The announcement today that the fourteenth season of “The Ultimate Fighter” will be coached by Jason “Mayhem” Miller and Michael Bisping puts to bed – for now at least – the burning question of “what next?” on the ailing reality series. And while it may be too late to save the current season from turning into the kind of ratings nightmare that makes SpikeTV executives commit seppuku, you can’t argue that efforts haven’t been made to enliven what has become the stalest TV show imaginable. With the Great Talker Chael Sonnen on ice, Mayhem and Bisping as coaches is the best possible permutation out there. As TUF 13’s Brock Lesnar would say, it’s chicken salad out of… well, you know.
The Ultimate Fighter is dying. The death is long, drawn out, painful – and for fans who’ve watched it since the first episode of the first season to now, the steady decline is enough to invoke the kind of melancholy reserved for terminally ill friends. We’re up to thirteen seasons, which means we’ve pretty much seen it all. We’ve seen competing coaches at each other’s throats, we’ve seen them friendly, we’ve seen them indifferent. The common denominator of success, however, has always been to what degree the episodes are compelling. Without a scripted rivalry fed to him by a writing staff, Lesnar is too bland and easygoing, and Junior dos Santos is too nice to provoke. Prior to that, the Chuck Liddell/Tito Ortiz love affair died on the vine, and when Dan Henderson was at the helm, it really felt like “Hollywood” just didn’t care. What then for a cornerstone of SpikeTV programming? What then for the show that’s brought MMA to millions?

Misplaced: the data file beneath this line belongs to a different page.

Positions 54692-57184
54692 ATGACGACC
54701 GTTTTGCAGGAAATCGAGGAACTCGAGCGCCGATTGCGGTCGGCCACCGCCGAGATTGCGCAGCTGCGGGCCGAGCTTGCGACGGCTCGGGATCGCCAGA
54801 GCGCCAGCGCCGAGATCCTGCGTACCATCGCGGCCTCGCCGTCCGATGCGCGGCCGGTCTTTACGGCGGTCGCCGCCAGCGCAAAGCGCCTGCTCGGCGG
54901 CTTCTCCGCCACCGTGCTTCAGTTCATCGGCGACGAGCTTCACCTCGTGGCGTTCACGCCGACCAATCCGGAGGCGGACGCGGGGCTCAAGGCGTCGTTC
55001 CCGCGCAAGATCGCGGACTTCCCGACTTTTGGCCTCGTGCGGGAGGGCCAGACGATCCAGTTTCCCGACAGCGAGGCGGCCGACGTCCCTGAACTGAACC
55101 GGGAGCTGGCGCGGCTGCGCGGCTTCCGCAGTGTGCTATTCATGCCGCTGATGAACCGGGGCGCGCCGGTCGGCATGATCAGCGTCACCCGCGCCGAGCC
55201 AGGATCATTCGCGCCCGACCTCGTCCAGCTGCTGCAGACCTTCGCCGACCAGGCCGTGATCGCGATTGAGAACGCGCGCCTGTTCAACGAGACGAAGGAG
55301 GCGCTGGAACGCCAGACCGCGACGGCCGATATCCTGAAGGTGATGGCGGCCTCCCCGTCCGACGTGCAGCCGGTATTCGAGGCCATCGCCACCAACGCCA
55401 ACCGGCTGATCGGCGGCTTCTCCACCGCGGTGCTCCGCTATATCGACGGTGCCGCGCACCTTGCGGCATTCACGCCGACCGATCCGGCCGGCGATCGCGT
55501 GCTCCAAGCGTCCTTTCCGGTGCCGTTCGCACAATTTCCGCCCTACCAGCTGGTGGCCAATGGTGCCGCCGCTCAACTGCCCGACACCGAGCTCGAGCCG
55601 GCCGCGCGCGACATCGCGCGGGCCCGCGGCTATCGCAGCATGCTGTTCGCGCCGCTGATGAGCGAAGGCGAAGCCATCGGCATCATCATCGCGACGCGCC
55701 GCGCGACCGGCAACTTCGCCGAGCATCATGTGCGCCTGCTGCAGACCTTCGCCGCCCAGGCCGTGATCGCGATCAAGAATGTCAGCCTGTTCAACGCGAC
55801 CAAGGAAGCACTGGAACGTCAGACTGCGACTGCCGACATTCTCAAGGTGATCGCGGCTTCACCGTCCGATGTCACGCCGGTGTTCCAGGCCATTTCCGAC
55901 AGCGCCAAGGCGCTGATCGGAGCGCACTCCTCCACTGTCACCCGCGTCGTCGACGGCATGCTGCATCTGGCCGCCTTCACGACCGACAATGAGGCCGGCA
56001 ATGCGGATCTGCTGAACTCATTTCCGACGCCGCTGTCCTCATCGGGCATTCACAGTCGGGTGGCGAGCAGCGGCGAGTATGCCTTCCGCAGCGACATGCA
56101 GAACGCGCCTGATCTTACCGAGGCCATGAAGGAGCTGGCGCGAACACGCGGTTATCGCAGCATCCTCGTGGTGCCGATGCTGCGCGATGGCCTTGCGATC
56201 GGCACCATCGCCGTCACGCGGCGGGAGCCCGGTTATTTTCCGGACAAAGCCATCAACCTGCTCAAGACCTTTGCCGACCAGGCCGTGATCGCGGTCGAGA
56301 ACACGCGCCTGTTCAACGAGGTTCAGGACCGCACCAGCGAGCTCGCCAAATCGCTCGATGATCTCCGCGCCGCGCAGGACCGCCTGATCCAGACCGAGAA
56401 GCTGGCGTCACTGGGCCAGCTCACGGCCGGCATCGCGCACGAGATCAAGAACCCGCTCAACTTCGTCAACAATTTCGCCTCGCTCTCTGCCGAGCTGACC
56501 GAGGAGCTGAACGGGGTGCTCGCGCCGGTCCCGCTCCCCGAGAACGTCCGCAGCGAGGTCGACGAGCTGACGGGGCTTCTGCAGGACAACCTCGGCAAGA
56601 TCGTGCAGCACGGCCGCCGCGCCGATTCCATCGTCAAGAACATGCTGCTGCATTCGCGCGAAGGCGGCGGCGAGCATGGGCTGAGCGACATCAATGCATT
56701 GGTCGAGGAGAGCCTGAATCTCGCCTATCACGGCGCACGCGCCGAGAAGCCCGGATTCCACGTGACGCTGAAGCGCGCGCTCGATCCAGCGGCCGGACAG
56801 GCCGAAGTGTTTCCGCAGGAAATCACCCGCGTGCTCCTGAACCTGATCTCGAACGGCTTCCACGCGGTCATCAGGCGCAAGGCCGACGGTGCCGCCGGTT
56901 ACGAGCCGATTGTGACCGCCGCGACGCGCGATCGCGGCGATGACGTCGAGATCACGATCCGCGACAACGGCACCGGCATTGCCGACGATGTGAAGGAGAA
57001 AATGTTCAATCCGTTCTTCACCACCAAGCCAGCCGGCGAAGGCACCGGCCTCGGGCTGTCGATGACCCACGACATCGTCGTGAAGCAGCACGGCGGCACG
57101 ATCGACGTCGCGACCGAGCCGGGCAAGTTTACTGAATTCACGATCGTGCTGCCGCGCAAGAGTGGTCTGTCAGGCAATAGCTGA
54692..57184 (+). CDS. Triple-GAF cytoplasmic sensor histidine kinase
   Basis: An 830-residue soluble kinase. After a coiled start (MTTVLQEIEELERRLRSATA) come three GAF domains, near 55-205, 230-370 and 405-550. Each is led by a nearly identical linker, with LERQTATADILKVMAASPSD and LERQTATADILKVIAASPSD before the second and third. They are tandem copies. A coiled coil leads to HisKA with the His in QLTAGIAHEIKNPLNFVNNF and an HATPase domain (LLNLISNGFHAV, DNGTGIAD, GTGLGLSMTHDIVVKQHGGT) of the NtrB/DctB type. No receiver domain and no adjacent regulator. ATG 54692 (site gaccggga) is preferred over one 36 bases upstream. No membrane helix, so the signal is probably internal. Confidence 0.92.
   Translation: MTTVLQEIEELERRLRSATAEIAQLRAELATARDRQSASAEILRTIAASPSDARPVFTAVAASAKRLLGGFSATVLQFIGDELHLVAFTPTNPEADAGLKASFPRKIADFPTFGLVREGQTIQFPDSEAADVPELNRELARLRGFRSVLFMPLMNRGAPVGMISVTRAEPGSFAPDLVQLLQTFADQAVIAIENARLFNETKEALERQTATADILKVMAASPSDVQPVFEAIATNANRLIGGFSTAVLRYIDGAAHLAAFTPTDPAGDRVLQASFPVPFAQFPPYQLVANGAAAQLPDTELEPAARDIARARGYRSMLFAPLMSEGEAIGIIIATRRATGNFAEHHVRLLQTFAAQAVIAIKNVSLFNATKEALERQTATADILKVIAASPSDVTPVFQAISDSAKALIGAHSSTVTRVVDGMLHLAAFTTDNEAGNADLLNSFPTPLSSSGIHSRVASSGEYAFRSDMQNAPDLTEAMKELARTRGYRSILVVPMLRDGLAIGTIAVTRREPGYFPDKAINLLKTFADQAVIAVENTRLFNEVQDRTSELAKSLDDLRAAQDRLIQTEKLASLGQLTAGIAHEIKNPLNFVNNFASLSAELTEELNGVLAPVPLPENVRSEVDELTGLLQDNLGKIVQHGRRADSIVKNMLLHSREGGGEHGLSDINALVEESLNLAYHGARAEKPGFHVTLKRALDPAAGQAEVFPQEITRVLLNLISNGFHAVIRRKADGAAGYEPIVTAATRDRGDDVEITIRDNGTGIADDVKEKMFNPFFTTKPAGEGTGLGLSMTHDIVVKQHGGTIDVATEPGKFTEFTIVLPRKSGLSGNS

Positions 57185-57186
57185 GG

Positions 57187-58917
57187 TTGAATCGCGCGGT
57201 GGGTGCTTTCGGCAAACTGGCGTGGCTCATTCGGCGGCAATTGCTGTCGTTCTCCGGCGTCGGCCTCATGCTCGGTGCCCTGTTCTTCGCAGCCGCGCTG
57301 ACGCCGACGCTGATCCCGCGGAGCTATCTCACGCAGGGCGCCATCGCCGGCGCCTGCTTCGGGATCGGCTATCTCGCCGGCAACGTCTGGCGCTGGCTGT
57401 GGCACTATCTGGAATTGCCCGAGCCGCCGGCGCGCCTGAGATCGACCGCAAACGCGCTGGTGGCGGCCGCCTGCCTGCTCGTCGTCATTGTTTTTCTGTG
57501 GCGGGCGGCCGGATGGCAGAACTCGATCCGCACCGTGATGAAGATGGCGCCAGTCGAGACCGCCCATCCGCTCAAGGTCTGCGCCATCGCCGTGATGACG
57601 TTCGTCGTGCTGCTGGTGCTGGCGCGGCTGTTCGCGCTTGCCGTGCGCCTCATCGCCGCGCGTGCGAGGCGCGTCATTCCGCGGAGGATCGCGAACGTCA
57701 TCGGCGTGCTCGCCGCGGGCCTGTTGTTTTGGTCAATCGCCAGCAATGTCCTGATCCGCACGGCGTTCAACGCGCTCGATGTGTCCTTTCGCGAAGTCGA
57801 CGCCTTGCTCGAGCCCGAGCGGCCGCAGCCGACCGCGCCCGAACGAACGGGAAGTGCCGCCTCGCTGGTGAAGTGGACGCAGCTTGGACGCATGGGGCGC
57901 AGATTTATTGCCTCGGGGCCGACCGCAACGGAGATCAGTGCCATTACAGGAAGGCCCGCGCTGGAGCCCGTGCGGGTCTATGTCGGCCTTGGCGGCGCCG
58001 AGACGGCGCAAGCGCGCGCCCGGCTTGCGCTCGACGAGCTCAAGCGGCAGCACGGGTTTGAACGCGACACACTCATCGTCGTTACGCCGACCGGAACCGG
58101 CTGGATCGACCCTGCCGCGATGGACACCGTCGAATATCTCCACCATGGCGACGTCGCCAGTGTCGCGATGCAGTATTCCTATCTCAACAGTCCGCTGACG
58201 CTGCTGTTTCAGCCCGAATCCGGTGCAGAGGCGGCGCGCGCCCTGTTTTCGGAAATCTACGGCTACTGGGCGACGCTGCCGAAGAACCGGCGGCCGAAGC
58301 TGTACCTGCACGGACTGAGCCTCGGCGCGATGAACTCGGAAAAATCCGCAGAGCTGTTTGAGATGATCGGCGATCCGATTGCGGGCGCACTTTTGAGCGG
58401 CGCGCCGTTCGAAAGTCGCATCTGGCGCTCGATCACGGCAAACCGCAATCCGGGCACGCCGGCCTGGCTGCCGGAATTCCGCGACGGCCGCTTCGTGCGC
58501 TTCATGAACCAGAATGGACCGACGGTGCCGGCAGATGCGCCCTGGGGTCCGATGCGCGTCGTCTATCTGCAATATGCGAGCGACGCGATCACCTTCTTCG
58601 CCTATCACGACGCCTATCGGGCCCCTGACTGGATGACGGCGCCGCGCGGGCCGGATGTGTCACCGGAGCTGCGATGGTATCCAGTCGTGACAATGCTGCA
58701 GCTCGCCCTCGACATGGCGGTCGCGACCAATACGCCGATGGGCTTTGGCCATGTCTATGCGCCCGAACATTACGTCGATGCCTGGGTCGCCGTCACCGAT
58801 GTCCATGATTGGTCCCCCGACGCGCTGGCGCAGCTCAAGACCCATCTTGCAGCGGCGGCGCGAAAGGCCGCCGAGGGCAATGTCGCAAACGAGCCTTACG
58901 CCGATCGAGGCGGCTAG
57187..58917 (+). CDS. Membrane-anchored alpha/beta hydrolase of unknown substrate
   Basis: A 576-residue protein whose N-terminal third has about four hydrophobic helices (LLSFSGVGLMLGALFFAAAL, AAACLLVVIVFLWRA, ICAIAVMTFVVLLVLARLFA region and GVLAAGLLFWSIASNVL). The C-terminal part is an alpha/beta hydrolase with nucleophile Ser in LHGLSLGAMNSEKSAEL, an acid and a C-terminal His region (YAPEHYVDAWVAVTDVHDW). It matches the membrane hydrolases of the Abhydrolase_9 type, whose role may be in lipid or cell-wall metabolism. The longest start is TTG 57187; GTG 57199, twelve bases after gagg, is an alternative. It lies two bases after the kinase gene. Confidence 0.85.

Obviously, with ratings currently bordering on “dismal” and verging on “disastrous”, something had to be done to infuse the show with drama. Thankfully, with Mayhem and Bisping, the Powers That Be may have done it.
Consider this: as a TUF winner and coach opposite Henderson, Brit star Bisping has been around the SpikeTV institution so much, he could probably serve as a tour guide to the various set pieces when his days of combat are over. He knows TUF and audiences know him. Bisping is a recognized quantity, at times likeable and at times douchey, yet always capable of invoking emotion – the true mark of a television commodity.
Miller, an experienced and accomplished fighter and jiu-jitsu black belt, is just as valuable. He was “mischievous persona” before “mischievous persona” was cool, instructing an army of Mayhem Monkeys via the Internet back when Georges St. Pierre was just a contender to Matt Hughes’ belt. And when he wasn’t scrapping in events in Hawaii and Japan and in post-fight brawls on CBS, he was putting forth a Mayhem-style imprint on TV audiences with his antics as host of MTV’s “Bully Beatdown”. Just as with Bisping, you know what you’re going to get when Mayhem steps in front of the camera. There will be trash talk, pranks, jokes, and when all is said and done, a fight that could go either way.
Will the Brit and the American breathe life into the sputtering show? Maybe they will and maybe they won’t, but it will be worth checking out. Of all the potential TUF coaches out there, they’re the best options, for they’re sure to make for interesting television.
I don’t know about you, but Mayhem and Bisping on TUF is a chicken salad I don’t mind taking a bite of.